What size beam for ceiling/attic floor

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  #1  
Old 08-30-14, 05:41 PM
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What size beam for ceiling/attic floor

Inside an existing large 30X32 foot metal building, I want to install a 23X21 foot self standing multipurpose room.
I do not want a post in the middle of the room so I can install a Billiard table.
I am looking at a single beam the length of the room with 10' and 11' joists on each side made of Douglas Fir 2X8s on 16" centers.
The walls will be made of 2X4s on 16" centers with a double top plate on top that the joists will line up with and rest above the studs.
I intend to use the area above the room for lite storage by placing plywood on top and insulating between the room's ceiling panels and plywood flooring. I estimate the dead weight for Joists and plywood at 1,600 pounds plus the weight of the beam chosen.
My question, what material and dimensions should the 23' beam be made up of to support the weight? If made of 2X12s bolted together, how many? A steel beam?
Any other suggestions?

Thank you.
 
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Old 08-30-14, 07:00 PM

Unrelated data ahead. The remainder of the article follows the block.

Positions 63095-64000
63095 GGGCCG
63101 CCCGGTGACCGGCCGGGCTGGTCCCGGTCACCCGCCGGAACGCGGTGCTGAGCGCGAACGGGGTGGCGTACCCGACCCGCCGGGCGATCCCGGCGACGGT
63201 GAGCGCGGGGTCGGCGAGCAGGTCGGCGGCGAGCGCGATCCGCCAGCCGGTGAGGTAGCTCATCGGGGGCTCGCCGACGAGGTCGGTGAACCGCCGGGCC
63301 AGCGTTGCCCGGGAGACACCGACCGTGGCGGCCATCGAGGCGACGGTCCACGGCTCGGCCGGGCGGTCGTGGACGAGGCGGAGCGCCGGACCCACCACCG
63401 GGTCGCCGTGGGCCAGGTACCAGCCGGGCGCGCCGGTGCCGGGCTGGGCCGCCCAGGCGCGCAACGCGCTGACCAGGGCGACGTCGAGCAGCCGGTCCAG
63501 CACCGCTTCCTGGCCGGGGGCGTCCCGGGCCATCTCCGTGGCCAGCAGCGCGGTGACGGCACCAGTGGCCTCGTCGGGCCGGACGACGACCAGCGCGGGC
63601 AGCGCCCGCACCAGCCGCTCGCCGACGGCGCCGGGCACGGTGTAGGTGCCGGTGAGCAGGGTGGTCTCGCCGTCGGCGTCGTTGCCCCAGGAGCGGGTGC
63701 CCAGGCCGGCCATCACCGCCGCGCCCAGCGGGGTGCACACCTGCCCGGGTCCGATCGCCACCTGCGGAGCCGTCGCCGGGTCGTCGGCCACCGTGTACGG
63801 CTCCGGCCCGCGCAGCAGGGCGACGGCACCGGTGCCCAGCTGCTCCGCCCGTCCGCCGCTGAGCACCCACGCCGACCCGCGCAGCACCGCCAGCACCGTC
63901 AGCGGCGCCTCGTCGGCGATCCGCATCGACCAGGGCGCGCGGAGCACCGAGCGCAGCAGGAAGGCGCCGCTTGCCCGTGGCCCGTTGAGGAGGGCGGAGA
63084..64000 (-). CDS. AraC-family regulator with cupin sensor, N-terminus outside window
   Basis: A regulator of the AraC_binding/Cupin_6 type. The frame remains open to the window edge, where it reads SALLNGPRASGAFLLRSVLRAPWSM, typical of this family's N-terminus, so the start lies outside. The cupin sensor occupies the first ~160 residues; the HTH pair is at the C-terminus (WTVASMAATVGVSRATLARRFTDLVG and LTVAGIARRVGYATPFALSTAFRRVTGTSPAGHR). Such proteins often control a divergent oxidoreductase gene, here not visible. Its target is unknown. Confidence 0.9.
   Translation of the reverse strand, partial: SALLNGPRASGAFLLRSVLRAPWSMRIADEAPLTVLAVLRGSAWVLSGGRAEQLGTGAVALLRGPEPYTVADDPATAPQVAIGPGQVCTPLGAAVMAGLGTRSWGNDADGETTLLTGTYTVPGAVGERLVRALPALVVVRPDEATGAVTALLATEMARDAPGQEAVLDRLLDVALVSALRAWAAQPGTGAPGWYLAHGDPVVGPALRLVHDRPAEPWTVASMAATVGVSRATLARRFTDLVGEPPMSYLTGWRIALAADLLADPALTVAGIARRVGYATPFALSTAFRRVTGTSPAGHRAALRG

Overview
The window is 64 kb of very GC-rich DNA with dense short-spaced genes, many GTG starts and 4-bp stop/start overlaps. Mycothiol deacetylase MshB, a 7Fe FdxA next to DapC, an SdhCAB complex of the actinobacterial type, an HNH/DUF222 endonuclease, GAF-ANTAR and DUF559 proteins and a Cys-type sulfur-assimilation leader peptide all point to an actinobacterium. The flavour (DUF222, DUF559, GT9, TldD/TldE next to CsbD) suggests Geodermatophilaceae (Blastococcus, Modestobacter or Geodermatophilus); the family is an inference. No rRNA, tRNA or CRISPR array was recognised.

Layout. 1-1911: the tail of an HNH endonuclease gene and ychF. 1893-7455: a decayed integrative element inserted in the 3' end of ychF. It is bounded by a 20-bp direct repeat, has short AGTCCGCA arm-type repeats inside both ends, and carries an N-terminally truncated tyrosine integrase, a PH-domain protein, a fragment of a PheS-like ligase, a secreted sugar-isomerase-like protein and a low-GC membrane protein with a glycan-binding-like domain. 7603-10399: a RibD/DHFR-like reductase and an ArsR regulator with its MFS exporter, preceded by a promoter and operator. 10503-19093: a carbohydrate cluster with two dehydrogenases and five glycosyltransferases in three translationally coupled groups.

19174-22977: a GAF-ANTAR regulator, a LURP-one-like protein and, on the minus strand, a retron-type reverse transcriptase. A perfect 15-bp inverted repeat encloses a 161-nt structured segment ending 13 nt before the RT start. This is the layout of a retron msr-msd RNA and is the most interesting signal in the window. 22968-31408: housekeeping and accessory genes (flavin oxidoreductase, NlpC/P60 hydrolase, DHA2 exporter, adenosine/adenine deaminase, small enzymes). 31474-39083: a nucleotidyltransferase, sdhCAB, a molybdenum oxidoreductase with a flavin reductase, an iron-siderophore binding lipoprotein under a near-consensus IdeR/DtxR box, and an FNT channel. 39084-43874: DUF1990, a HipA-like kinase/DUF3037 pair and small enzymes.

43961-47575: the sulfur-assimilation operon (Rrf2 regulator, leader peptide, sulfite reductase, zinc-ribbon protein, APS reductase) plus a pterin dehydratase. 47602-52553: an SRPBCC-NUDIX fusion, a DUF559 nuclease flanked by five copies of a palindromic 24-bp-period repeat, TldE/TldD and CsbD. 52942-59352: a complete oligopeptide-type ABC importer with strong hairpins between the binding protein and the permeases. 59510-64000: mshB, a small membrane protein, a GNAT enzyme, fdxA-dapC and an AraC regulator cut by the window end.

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I would suggest you use engineered floor trusses for the entire span. Just like the floor in this thread.

http://www.doityourself.com/forum/wa...ny-others.html

You could also look into engineered i-joists.
 
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Old 08-30-14, 09:14 PM
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About 22 years ago, I designed and built an addition for a pool table in my then-house. My plan required removing an entire load-bearing exterior wall, and replacing it with a built-up beam, hidden in the ceiling, and supported by square steel columns at the ends. My number-crunching came up with a triple 2 x 12 (glued and bolted) for spanning 19' total. Although my span was shorter than yours, I had exterior roof (and snow) loads factoring into mine, so your final beam design might be similar.

You would do well to hire a local engineer to work up the numbers and a plan for you. If for no other reason than to have documentation for when you need to sell the place, and buyers question the engineering that went into the room addition.
 
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Old 08-30-14, 09:36 PM
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From what I'm seeing from the TJI span tables (based on L/360), the lightest grade of 11 7/8" TJI could span a little over 22' if placed on 12" centers. or a 14" TJI could span 21' if placed on 16" centers. I'd forget the beam, especially for the light load you are working with and probably get the appropriate series of TJI's for your span. JMO.
 
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